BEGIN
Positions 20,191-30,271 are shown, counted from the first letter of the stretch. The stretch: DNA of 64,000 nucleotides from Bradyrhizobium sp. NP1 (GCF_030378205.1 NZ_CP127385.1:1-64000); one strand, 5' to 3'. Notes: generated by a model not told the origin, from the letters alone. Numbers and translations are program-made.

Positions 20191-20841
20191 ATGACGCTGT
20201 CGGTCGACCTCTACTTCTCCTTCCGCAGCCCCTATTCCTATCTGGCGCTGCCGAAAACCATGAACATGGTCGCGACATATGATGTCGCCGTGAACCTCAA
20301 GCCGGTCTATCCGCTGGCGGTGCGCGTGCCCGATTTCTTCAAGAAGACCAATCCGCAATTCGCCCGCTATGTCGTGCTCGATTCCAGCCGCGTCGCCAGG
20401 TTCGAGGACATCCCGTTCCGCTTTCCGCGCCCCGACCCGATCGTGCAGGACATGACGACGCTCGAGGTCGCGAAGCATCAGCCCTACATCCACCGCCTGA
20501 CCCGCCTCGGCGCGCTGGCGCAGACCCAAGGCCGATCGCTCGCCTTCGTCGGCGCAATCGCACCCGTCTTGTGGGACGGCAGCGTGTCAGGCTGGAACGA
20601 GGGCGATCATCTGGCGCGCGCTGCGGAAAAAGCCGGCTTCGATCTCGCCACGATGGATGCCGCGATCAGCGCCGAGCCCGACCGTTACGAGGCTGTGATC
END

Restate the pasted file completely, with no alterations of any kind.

Positions 20,191-30,271 are shown, counted from the first letter of the stretch. The stretch: DNA of 64,000 nucleotides from Bradyrhizobium sp. NP1 (GCF_030378205.1 NZ_CP127385.1:1-64000); one strand, 5' to 3'. Notes: generated by a model not told the origin, from the letters alone. Numbers and translations are program-made.

Positions 20191-20841
20191 ATGACGCTGT
20201 CGGTCGACCTCTACTTCTCCTTCCGCAGCCCCTATTCCTATCTGGCGCTGCCGAAAACCATGAACATGGTCGCGACATATGATGTCGCCGTGAACCTCAA
20301 GCCGGTCTATCCGCTGGCGGTGCGCGTGCCCGATTTCTTCAAGAAGACCAATCCGCAATTCGCCCGCTATGTCGTGCTCGATTCCAGCCGCGTCGCCAGG
20401 TTCGAGGACATCCCGTTCCGCTTTCCGCGCCCCGACCCGATCGTGCAGGACATGACGACGCTCGAGGTCGCGAAGCATCAGCCCTACATCCACCGCCTGA
20501 CCCGCCTCGGCGCGCTGGCGCAGACCCAAGGCCGATCGCTCGCCTTCGTCGGCGCAATCGCACCCGTCTTGTGGGACGGCAGCGTGTCAGGCTGGAACGA
20601 GGGCGATCATCTGGCGCGCGCTGCGGAAAAAGCCGGCTTCGATCTCGCCACGATGGATGCCGCGATCAGCGCCGAGCCCGACCGTTACGAGGCTGTGATC